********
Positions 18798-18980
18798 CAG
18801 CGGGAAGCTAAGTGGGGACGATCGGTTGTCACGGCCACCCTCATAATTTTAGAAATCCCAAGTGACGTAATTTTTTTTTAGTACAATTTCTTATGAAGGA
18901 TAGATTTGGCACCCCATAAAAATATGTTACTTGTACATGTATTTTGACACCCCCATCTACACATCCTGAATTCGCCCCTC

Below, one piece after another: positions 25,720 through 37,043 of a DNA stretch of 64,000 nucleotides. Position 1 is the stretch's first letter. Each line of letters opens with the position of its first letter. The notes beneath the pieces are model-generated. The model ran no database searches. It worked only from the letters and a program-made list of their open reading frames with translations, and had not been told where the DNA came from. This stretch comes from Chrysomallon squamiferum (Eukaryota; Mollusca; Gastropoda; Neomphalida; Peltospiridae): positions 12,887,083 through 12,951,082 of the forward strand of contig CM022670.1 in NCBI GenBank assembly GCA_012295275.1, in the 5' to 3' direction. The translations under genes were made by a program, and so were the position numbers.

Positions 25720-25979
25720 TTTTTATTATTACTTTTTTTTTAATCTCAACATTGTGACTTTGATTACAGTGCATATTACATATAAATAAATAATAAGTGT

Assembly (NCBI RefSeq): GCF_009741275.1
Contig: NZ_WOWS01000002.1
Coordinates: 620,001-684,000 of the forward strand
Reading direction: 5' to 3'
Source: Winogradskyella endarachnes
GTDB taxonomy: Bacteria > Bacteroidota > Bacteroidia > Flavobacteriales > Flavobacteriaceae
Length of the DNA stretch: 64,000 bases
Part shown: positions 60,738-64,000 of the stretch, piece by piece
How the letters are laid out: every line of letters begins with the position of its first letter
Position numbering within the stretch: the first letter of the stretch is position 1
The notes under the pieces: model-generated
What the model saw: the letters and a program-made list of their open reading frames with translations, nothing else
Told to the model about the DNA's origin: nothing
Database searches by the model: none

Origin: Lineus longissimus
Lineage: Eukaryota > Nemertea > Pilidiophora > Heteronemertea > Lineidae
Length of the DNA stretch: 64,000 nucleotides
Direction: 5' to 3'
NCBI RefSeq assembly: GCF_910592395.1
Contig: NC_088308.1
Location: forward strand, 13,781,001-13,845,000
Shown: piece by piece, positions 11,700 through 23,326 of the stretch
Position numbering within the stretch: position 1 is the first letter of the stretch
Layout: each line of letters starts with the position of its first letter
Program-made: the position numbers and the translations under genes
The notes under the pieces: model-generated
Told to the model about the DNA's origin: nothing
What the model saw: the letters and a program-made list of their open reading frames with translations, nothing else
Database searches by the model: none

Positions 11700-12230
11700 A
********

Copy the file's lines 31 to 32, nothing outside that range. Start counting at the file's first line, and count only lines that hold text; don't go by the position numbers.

Layout: each line of letters starts with the position of its first letter
Program-made: the position numbers and the translations under genes